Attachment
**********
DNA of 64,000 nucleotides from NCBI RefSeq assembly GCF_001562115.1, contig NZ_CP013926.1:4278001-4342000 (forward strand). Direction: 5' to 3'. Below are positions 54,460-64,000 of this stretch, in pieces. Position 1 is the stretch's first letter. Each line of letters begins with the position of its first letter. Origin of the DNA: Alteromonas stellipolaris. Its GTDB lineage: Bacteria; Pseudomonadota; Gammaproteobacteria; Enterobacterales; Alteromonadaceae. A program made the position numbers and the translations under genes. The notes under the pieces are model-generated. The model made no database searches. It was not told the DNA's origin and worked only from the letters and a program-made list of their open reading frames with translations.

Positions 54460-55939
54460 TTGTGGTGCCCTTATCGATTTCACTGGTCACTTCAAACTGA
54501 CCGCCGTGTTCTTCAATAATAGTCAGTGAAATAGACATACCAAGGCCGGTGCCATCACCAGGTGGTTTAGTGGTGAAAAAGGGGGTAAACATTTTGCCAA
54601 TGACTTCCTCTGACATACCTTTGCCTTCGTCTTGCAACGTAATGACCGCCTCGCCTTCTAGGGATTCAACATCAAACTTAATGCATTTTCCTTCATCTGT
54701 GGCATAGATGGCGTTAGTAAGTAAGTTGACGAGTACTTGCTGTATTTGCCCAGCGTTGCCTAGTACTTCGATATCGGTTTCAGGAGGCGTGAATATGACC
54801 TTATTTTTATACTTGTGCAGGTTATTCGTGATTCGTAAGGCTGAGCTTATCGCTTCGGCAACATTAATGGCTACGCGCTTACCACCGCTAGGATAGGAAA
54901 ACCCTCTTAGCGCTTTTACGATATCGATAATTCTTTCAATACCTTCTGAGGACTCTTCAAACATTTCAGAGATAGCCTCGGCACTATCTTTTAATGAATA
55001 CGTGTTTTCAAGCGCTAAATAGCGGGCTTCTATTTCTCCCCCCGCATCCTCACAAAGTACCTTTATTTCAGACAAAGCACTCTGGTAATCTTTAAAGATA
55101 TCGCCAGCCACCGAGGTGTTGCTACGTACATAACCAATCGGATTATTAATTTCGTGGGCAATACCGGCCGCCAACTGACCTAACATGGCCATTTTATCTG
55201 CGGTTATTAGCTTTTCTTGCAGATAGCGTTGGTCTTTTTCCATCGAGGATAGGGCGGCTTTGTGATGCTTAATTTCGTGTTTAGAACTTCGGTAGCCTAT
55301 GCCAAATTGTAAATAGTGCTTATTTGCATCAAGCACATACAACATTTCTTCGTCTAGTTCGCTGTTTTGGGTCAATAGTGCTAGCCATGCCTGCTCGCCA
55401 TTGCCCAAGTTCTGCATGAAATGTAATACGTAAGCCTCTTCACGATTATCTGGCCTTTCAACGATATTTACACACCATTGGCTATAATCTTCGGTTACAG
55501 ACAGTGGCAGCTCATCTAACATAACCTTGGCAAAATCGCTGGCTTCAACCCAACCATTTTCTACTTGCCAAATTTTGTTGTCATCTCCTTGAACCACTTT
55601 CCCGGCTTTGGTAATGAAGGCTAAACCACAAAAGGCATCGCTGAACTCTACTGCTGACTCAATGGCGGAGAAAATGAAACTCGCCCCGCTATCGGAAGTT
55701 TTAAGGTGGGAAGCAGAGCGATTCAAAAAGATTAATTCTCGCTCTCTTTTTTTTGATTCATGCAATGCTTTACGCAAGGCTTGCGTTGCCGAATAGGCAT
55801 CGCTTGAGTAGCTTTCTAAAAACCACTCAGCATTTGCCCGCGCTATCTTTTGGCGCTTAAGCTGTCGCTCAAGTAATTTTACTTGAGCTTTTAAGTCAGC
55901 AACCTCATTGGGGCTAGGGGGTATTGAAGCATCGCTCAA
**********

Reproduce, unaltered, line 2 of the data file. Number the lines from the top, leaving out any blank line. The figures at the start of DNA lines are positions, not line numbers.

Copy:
Positions 54460-55939